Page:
TRIAL LAWYERS, ALLIES FILE SIGNATURES FOR MICRA LAWSUIT INITIATIVE THAT WILL HIKE COSTS FOR CA TAXPAYERS, HEALTH CONSUMERS
FOR IMMEDIATE RELEASE:
Monday, March 24, 2014
FOR FURTHER INFORMATION, CONTACT:
Jason Kinney at (916) 806-2719
Measure Could Cost Taxpayers “Hundreds of Millions;” Opposed by Doctors, Dentists, Health Providers, Business Groups, Local Governments, Community Clinics & Planned Parenthood
SACRAMENTO – Today, a group funded exclusively by trial attorneys filed signatures with county registrars to qualify a measure for the November ballot that would significantly add to the overall number of medical lawsuits, increase costs for both health consumers and state taxpayers and reduce access to health care in rural and underserved communities across California.
The MICRA (“Medical Injury Compensation Reform Act”) lawsuit initiative was immediately criticized by a growing coalition of doctors, dentists, hospitals, health providers, business groups, civil liberties groups, local governments, community clinics and Planned Parenthood as “too costly,” “too deceptive,” “too unworkable,” and “jeopardizing patient access.”
What’s more, a recent non-partisan study raises serious concerns whether the measure can even be feasibly implemented and whether patients might be denied appropriate treatment.
“A ballot measure that is certain to generate more medical lawsuits and drive up costs for every health consumer in California is the worst possible idea at the worst possible time,” said Dr. Richard Thorp, M.D., President of the California Medical Association. “This initiative is bad for patients, bad for taxpayers and bad for California’s entire system of health care delivery.”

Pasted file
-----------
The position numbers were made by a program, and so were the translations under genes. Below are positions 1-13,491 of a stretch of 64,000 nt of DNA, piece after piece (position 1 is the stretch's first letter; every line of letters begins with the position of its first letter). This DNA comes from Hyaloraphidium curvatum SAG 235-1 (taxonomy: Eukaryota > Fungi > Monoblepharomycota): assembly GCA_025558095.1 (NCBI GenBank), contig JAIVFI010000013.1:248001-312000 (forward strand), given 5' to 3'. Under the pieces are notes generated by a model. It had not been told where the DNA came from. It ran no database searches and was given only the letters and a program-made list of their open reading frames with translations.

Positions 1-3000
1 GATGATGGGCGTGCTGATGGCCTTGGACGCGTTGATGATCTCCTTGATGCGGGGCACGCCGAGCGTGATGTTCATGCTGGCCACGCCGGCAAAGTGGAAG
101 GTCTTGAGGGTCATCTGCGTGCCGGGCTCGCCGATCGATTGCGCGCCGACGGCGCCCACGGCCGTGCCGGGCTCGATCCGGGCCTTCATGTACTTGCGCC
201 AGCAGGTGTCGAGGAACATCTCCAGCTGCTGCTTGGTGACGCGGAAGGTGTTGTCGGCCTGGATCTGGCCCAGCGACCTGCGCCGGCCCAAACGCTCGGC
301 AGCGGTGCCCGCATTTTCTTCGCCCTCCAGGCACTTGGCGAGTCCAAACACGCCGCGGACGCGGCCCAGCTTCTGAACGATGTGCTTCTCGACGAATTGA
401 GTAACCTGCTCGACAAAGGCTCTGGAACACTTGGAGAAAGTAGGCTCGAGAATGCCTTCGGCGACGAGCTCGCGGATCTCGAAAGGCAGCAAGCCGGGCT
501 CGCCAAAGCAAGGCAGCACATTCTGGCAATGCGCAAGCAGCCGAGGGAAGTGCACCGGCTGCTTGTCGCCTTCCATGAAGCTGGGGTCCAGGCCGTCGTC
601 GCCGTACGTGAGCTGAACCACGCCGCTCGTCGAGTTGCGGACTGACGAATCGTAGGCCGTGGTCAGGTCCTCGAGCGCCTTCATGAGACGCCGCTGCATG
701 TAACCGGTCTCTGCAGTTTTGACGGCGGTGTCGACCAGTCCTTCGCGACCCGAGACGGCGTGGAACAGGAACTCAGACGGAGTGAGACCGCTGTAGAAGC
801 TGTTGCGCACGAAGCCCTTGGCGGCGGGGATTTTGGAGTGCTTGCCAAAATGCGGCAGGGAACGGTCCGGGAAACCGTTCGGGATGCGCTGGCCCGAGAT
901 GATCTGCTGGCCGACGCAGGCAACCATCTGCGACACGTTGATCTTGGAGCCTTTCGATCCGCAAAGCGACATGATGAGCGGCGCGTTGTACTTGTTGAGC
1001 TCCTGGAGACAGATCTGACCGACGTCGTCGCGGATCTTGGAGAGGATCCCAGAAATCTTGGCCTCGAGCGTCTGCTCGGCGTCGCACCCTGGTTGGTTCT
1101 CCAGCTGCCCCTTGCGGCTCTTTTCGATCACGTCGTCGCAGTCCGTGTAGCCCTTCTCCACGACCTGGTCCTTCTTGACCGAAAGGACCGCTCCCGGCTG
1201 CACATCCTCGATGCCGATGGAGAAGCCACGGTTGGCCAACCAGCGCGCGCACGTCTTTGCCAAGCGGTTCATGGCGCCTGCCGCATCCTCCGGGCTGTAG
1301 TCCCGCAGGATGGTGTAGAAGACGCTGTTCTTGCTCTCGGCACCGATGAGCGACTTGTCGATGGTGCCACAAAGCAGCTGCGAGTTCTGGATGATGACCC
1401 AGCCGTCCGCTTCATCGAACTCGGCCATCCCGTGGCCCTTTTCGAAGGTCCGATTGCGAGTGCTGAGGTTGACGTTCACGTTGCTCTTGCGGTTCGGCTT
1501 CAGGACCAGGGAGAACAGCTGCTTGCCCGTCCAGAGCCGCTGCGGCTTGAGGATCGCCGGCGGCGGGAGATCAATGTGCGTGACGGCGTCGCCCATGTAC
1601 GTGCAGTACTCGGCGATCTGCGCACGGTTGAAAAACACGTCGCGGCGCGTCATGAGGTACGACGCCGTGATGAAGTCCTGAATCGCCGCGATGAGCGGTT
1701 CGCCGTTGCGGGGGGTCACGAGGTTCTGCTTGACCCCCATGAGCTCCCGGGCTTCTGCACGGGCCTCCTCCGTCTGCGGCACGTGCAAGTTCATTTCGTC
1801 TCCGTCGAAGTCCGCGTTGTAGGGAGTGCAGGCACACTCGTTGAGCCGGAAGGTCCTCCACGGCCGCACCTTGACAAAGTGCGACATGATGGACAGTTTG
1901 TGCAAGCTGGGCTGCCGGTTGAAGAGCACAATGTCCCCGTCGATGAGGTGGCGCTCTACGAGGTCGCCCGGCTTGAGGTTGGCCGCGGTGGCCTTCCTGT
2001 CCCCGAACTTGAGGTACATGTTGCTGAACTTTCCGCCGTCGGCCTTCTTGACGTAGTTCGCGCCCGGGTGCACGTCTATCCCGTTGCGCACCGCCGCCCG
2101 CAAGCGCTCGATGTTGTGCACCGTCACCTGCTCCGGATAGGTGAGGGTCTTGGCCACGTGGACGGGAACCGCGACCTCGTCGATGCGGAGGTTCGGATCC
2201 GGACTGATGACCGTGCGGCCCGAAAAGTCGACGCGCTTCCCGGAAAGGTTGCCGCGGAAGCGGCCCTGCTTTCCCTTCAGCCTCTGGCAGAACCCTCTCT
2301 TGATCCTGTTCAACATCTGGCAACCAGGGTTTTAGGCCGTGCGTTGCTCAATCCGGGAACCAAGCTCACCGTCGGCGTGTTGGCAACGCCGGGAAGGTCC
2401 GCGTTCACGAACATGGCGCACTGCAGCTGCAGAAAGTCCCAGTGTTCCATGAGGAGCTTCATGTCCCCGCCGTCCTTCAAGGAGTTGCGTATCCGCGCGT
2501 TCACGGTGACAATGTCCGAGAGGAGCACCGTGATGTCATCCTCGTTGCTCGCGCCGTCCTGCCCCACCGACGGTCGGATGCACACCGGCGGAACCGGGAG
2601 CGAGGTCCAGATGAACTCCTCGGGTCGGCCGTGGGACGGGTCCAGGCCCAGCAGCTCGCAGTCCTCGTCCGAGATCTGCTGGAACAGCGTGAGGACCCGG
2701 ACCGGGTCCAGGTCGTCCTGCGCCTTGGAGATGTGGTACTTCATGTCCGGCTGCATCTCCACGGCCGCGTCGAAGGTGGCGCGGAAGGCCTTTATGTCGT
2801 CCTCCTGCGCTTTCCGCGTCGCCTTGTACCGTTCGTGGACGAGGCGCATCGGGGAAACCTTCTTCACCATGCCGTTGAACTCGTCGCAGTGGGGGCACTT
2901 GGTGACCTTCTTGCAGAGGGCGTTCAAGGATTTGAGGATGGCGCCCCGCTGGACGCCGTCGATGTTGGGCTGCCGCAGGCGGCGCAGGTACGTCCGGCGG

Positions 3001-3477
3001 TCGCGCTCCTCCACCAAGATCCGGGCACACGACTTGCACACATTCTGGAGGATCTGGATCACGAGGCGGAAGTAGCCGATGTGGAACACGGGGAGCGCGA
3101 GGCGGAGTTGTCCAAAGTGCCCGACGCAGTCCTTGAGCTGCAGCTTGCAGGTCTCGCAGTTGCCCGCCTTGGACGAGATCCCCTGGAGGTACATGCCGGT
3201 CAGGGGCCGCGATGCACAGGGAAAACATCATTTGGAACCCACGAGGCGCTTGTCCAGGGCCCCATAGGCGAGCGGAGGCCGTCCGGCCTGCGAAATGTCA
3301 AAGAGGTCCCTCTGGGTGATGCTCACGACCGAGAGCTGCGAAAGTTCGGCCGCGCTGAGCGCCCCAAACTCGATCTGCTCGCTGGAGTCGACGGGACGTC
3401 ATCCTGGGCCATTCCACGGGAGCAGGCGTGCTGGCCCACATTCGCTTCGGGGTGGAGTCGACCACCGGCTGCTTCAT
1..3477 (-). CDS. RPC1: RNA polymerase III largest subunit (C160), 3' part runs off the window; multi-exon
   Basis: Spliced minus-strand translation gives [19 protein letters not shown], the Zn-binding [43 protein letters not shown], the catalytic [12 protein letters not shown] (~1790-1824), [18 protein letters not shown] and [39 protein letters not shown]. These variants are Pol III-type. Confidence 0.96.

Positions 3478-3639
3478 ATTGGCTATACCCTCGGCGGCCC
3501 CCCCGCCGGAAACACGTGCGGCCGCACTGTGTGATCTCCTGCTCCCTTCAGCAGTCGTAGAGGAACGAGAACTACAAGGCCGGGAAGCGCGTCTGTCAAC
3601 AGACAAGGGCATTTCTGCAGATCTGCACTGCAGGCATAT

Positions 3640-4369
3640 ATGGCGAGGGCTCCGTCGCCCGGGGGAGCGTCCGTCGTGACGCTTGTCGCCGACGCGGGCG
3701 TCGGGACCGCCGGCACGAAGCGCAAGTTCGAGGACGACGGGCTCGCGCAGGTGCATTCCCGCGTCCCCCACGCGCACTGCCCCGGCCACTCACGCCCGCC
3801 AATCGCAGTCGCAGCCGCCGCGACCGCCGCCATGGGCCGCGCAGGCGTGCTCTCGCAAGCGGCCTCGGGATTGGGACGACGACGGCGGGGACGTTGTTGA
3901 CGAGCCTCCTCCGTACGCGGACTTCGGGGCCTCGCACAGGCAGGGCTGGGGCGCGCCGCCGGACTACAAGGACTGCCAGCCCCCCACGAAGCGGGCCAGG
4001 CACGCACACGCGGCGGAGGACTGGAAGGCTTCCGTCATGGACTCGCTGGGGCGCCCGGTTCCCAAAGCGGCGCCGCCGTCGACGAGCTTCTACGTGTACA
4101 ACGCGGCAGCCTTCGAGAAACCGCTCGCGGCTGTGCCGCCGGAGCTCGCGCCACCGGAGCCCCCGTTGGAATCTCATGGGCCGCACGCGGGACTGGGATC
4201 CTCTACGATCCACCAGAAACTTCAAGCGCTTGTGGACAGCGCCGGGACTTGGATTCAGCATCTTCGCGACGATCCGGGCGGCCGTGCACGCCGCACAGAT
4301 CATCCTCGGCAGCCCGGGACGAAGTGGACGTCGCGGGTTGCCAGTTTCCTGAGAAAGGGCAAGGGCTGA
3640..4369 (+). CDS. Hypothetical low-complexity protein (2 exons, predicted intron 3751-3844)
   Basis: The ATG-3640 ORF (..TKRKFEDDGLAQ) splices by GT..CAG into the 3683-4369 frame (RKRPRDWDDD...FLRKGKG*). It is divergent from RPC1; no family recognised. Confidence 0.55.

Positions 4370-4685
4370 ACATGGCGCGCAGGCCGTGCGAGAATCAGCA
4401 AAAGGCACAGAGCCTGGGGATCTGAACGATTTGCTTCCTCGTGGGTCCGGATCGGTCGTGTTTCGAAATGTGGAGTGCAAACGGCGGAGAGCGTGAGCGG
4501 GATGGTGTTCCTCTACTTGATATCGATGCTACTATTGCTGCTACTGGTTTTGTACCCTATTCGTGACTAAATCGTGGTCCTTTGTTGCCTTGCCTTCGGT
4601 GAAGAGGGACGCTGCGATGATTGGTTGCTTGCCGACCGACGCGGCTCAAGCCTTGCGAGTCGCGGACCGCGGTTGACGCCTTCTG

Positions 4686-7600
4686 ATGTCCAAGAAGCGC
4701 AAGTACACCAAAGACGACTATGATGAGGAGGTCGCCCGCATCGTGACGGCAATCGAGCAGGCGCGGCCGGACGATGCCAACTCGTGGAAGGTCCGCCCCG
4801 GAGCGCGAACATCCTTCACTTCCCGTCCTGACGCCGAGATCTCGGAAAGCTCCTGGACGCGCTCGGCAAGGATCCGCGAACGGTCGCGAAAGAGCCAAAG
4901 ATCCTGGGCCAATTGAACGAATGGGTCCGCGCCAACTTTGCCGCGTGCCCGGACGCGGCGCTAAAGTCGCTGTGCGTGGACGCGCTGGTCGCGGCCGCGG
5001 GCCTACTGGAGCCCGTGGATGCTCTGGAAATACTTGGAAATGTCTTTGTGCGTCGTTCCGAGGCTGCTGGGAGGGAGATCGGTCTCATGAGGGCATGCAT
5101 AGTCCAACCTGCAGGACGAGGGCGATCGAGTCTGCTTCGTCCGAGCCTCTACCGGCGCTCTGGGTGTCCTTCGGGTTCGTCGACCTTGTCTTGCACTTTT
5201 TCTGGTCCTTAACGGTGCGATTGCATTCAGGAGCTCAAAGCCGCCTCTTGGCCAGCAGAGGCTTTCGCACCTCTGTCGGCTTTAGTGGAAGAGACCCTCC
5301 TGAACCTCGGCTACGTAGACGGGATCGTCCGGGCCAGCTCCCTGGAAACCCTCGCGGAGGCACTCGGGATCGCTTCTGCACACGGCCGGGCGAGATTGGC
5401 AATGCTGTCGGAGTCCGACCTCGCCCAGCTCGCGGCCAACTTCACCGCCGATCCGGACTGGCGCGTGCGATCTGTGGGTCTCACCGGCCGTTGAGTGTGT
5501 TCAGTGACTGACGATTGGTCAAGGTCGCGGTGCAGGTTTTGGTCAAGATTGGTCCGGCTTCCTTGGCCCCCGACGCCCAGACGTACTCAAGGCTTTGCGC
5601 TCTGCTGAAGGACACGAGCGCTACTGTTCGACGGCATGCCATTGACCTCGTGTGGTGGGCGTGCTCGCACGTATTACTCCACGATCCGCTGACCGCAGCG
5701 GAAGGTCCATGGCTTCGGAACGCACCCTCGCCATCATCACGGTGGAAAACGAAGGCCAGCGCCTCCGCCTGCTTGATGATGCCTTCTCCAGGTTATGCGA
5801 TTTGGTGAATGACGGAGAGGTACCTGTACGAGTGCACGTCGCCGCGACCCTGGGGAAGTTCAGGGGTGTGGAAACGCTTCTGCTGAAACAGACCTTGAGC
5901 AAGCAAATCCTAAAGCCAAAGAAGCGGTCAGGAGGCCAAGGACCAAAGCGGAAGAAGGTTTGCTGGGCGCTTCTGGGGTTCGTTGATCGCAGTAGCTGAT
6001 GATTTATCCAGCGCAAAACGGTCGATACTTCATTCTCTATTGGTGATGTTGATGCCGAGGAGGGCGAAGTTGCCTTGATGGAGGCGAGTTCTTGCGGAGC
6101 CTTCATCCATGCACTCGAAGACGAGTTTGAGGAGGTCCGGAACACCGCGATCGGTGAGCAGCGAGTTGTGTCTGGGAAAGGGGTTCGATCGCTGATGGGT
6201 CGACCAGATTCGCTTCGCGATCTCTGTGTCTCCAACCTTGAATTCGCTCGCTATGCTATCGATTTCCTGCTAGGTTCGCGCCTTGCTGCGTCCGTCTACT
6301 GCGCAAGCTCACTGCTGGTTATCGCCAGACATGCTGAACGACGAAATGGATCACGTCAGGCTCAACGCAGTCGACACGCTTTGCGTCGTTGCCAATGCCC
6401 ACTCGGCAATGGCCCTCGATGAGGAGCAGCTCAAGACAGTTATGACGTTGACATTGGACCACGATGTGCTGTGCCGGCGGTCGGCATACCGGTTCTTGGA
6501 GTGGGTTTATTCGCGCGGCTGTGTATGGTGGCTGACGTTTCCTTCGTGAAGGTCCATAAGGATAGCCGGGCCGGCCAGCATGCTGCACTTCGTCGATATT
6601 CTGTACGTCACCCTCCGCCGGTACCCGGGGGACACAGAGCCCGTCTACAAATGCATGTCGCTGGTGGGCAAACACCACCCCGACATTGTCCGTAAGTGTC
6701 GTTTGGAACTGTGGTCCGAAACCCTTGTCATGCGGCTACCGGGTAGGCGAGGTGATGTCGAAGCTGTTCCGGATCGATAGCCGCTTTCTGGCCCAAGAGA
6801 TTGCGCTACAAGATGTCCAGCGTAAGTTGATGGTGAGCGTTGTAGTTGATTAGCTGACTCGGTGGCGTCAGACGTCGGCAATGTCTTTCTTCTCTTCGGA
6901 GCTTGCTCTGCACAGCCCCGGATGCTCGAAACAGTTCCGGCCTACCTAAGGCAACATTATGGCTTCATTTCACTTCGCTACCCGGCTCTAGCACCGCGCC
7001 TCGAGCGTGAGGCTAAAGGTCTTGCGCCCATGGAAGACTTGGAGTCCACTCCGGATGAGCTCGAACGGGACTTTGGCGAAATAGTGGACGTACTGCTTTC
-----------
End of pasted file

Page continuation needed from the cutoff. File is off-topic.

According to California’s independent Legislative Analyst, the proposed measure could increase state and local government health costs by “hundreds of millions of dollars annually.” A study by Bill Hamm, the former Legislative Analyst, concluded the measure could increase health care costs across all sectors by $9.9 billion per year – or roughly $1,000 for an average family of four.
“If this measure passes, it will cost taxpayers, health consumers and local governments across our state a significant amount of money,” said Cathy Frey, CEO of the Central Valley Health Network.
As written, the measure will make it harder for community health clinics to provide access to quality care, to attract skilled physicians or to offer specialist services to their patients.
“By worsening the physician shortage in our state, especially obstetricians and other needed specialists, the policy changes proposed in this measure will potentially do great harm to women and families throughout California,” said Kathy Kneer, President and CEO of Planned Parenthood Affiliates of California.
“This initiative will have a severe and negative effect on the ability of community clinics to serve their patients, many of whom are children,” said Jane Garcia, CEO of La Clínica de La Raza, one of the largest community health centers in California.